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Summary: A sermon for Epiphany: the Magi inspire us to believe in Jesus' royal birth, to walk in his radiant light, and to present him with rightful treasures.

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Ready to Open My Treasures

Matthew 2:2

Ages ago, some pilgrims - we call them Wise Men or Magi - set out on a long and uncertain journey in search of the promised Messiah. Their quest was gloriously rewarded, thanks to that guiding star.

Whatever led you here this morning, I believe God is delighted we’re gathered, and I pray your search will be rewarded beyond your expectations.

Today we celebrate Epiphany. The word itself is not found in the Bible but it’s certainly a biblical concept as it means “manifestation". When you hear it used today it typically refers to an illuminating discovery.

It was in the fourth century when many Christians began to place a larger emphasis on commemorating the revealing of Jesus to the Magi. They appear to be the first Gentiles or non-Jewish people to worship him.

When the Magi arrived in Jerusalem they asked, "Where is the one who has been born king of the Jews? We saw his star in the east and have come to worship him." (Matthew 2:2, NIV)

These Gentiles who came from a distant land to find and to worship Jesus have some important lessons to teach us. They are an example and can inspire us in some valuable ways.

1. They inspire us to believe in His royal birth.

“Where is the one who has been born king of the Jews?”

(Note: for helpful details about Magi, see the article in The Zondervan Pictorial Encyclopedia of the Bible)

Magi were important men in the ancient empires of Persia and Media. They were highly educated in a wide range religious writings, philosophy, astronomy and other disciplines. They were the highest of the priestly class. They were not kings but served as wise counselors and advisors to kings, as Daniel served Nebuchadnezzar in such capacity.

In Persia the Magi held a dual office – priestly and political. Some composed the upper house of the council whose duties included choosing the king.

So this group entering Jerusalem may have been seen as king-makers. They were not just three wealthy travelers on their camels. In fact we don’t know if there were three of them, or two, or eight. It’s traditionally assumed there were three because of the three gifts given to Jesus, and because of a later (extra-biblical) legend giving them names; Caspar, Melchior and Balthasar

If they kept with traditional oriental stately splendor, it was probably a large entourage, including an armed escort sufficient to ensure their safety.

Herod’s fear is understandable. Israel was a small buffer state sitting between two powerful empires – Rome and Persia. Now these Wise Men are asking, “Where will we find him who has been born the king of God’s people?”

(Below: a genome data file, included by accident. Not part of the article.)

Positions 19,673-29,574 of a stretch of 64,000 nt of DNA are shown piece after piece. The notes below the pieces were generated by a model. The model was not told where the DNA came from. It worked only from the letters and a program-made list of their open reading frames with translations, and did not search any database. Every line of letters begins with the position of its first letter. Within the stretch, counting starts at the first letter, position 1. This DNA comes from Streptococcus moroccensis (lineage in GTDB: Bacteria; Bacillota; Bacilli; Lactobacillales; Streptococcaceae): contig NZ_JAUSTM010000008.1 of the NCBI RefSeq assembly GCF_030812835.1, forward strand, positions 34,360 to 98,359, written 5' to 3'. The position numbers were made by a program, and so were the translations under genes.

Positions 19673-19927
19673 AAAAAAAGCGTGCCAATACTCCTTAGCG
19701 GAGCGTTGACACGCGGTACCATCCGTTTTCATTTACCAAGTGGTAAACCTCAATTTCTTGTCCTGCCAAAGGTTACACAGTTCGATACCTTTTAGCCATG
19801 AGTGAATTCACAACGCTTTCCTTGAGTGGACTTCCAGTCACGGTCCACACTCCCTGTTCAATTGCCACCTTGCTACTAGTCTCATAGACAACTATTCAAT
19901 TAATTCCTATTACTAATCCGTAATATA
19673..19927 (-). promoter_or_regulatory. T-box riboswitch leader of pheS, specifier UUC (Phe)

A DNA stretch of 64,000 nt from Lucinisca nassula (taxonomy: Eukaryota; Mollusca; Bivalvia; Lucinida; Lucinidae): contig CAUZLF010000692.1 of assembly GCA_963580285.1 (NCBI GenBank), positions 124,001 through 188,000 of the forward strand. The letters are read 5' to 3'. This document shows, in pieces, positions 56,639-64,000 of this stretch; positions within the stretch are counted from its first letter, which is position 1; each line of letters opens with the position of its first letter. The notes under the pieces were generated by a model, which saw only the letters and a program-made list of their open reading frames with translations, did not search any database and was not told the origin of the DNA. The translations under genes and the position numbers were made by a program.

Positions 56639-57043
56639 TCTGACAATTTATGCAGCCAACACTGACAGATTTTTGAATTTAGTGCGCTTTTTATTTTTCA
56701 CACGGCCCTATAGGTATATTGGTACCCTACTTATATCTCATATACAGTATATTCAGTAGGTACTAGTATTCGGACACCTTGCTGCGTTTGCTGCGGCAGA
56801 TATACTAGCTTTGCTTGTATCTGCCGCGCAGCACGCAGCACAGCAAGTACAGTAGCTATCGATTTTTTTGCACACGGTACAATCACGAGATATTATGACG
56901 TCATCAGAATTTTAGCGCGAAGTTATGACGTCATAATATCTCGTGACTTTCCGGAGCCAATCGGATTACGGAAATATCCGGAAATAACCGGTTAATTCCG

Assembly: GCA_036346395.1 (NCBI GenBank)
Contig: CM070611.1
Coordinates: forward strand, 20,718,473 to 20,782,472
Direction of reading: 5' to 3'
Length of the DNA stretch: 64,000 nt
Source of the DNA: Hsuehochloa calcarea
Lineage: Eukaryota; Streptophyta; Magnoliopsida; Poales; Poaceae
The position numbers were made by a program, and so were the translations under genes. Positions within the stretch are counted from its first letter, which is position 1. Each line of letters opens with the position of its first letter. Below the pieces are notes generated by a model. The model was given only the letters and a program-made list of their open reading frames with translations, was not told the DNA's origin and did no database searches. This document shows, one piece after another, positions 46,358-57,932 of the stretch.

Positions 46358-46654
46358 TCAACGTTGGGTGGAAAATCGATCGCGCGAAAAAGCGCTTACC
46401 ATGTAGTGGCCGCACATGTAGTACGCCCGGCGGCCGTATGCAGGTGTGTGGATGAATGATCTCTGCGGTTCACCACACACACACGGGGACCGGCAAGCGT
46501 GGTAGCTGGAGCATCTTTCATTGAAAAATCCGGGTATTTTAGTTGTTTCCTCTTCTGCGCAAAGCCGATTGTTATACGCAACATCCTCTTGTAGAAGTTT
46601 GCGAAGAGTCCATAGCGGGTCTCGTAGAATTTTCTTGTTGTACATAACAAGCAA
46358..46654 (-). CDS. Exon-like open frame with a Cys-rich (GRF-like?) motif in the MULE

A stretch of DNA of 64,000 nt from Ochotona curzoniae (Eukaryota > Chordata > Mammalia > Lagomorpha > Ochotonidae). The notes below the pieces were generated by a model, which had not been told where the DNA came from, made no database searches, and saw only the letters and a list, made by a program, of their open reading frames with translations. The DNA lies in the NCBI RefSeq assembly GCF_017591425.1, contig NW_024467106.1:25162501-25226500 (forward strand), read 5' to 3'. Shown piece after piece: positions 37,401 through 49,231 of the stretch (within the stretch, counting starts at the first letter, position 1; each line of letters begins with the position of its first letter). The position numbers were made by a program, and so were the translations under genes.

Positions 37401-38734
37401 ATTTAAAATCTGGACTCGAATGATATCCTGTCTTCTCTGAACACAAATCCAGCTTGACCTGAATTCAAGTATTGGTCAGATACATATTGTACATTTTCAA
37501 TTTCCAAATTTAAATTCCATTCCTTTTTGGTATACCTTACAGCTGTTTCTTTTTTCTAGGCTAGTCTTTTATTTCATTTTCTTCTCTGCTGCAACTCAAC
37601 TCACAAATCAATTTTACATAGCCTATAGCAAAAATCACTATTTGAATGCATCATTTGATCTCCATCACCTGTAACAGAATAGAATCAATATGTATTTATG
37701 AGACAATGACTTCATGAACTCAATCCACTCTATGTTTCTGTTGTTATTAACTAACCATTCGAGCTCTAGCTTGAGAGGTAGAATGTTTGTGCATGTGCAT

That may have been insult they directed at Herod. He had secured his position as king of the Jews from Augustus Caesar by scheming and bribery. Now a band of Persian “king-makers” has arrived in his capital city asking about one who is king of the Jews by birth-right. That had to be very troubling to Herod.

But we soon find their mission was not political.

Magi were familiar with the Hebrew prophecies of the Messiah. They would likely have been particularly aware of those by Daniel who lived and held a high position in their land.

So these Gentiles came to find this person of royal birth, the king of God’s people. They are an example and inspiration to us. Do you believe in Jesus’ royal birth? Are you unashamed of that belief? Have you sought him and found him?

2. They inspire us to follow his radiant light.

“We saw his star in the east and have come…”

Verses 9-11; “…the star… went ahead of them until it stopped over the place where the child was. 10 When they saw [it], they were overjoyed. 11 On coming to the house, they saw the child with his mother Mary…”

What about Joseph? It’s my speculation that he may have been at some carpentry job in or around Bethlehem. There was no place for them to stay when they first arrived in Bethlehem. But after Jesus was born, there was no need to hurry back north to Nazareth. So perhaps Joseph soon found a house where they could stay for a while, and he would have needed to find work.

This is one inaccuracy with our nativity scenes. The Wise Men did not arrive at the stable where Jesus was born. I don’t think it’s a big problem that we put them in our nativity scenes. One point of such scenes may be to visually illustrate that people of every class and every race are welcome in Jesus’ presence.

There are some interesting speculations about the star. Some think it was the conjunction of Jupiter and Saturn. Some describe in great detail some other astronomical phenomenon. We simply don’t know details of this miracle. What we do know is that these Magi saw some unusual star or light that caught their attention and which God used to draw them to Jesus.

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